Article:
Based on a true story, this Chilean drama has a chilling edge to it that's difficult to shake. Strikingly well played by an international cast, the film's dark themes get under the skin. German director-cowriter Florian Gallenberger has a skilful eye that draws the audience in, focussing on characters to provide a strong emotional kick. That said, the film feels eerily stuck in the past, never quite finding present-day relevance that would make it even more powerful.
It's 1973 in Chile, as the political unrest grows surrounding Pinochet's brutal coup d'etat. Flight attendant Lena (Emma Watson) has just arrived for a four-day holiday with her journalist boyfriend Daniel (Daniel Bruhl) when street protests spin out of control. Detained by the new government, Daniel is cruelly tortured. Lena sets out to find him, following his trail to Colonia Dignidad, a religious cult out in the countryside where rebel activists are hidden from sight and forced to work. Posing as a true believer, Lena enters the compound and is quickly terrified by the ruthless, charismatic leader Paul (Michael Nyqvist) and his heartless housemaster Gisela (Richenda Carey).
Gallenberger begins building the underlying tension even in the opening scenes, which feature the happy romantic reunion between Lena and Daniel. Angry demonstrations and military action surround them, ramping up the tension. And then as the story shifts to Colonia, the film takes on nightmarish echoes of Nazi Germany, with chanted greetings ("God bless" sounds rather a lot like "Heil Hitler"), torture chambers and claustrophobic bunkers. Through all of this, Watson and Bruhl deliver remarkably grounded performances as real people caught up in unimaginable horrors. Underneath the intensity, both actors are likeable and tenacious, and together they have very strong chemistry. Meanwhile, the always superb Nyqvist (star of the original Girl With the Dragon Tattoo trilogy) brings a genuinely unsettling nastiness to his all-powerful father figure.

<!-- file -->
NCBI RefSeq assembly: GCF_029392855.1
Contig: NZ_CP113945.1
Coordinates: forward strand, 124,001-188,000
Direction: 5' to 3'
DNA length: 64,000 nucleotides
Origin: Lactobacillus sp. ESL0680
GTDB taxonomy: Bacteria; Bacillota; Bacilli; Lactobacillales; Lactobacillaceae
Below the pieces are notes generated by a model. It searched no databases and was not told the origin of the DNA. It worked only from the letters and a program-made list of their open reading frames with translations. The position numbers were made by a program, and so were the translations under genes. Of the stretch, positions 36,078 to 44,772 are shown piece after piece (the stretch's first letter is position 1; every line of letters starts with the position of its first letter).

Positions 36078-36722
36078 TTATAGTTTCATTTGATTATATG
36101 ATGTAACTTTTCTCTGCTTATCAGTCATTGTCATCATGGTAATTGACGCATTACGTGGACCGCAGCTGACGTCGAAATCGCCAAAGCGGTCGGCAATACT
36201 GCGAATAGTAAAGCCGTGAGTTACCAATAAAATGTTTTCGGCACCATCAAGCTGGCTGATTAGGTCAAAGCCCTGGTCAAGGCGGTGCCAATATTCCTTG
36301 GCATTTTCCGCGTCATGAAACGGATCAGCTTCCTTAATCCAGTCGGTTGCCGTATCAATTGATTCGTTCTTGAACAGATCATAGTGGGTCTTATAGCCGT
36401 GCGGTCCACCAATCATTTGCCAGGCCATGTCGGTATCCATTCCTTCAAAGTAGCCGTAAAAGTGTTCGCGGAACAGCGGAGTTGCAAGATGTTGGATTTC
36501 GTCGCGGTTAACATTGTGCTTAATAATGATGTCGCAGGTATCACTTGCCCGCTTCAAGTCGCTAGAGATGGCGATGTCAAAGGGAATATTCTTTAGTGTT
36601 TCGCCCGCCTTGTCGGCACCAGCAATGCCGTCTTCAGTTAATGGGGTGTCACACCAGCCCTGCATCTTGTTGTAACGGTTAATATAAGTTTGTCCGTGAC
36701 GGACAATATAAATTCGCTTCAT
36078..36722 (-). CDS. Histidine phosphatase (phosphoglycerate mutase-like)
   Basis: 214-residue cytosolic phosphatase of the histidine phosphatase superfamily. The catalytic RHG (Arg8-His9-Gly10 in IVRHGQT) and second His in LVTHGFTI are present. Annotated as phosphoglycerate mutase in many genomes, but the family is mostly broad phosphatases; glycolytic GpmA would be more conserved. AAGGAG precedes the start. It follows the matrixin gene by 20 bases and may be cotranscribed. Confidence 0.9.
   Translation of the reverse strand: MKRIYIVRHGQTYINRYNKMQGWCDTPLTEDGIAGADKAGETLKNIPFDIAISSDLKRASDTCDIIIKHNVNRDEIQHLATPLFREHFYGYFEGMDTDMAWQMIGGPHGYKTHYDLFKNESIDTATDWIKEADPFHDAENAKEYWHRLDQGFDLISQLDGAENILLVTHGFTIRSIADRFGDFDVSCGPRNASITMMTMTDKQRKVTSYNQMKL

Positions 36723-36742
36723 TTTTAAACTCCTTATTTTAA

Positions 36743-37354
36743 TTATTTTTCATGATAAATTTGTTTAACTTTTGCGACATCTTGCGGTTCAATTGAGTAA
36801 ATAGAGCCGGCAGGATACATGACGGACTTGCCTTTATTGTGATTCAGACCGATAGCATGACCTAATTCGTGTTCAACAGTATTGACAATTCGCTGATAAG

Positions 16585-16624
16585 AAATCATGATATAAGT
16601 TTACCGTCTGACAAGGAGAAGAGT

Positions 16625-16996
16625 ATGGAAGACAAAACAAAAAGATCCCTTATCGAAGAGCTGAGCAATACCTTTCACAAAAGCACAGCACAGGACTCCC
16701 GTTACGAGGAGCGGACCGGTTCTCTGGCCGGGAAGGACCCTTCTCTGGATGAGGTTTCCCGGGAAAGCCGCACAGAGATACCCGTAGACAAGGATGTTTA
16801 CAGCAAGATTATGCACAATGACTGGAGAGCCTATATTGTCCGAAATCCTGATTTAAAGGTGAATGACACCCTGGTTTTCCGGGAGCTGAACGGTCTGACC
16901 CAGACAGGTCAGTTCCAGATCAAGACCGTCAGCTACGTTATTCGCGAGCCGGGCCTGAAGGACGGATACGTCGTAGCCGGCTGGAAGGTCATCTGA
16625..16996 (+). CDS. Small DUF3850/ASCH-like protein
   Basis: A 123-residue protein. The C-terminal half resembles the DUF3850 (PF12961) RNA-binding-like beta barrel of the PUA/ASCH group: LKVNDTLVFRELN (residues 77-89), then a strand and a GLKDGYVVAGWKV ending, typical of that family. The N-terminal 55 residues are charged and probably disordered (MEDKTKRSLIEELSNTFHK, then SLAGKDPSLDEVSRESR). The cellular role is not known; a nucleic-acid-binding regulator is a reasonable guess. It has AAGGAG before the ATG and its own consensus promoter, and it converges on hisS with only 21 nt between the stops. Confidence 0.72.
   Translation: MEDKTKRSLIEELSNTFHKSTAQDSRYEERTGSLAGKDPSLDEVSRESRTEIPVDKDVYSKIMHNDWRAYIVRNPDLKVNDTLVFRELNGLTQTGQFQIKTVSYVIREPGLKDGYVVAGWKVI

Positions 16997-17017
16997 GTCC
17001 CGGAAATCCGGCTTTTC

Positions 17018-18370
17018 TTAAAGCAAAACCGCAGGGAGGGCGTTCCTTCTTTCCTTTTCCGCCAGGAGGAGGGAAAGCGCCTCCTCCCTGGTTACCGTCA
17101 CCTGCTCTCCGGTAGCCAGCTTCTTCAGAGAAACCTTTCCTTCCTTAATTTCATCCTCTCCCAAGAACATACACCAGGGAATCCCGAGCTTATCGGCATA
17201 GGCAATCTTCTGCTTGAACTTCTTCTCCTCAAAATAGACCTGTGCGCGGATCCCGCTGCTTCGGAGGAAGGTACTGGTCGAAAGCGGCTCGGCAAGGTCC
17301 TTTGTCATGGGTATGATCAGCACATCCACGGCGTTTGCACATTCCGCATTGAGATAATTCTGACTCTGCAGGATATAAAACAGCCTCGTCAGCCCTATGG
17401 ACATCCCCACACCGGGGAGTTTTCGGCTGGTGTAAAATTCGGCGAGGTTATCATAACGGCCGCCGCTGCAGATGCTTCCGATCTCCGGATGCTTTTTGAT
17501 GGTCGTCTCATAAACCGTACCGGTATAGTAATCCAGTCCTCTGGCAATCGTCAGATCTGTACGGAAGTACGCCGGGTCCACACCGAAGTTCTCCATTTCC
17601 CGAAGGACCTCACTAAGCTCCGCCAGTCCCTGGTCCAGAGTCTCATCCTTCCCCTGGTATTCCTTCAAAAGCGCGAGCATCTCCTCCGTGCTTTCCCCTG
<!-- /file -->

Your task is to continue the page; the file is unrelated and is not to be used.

Continue reading: The Colony [Colonia] Review
Unfortunately, The Pool is not meant as a comedy. It tries so hard to be serious and yet it is so unbearably derivative it's impossible to consider it thusly. Teens trapped in an indoor pool with a killer? "Someone has to swim 100 yards to get us out of here!" A wardrobe that consists of nothing but bikinis for the gals?
Continue reading: The Pool Review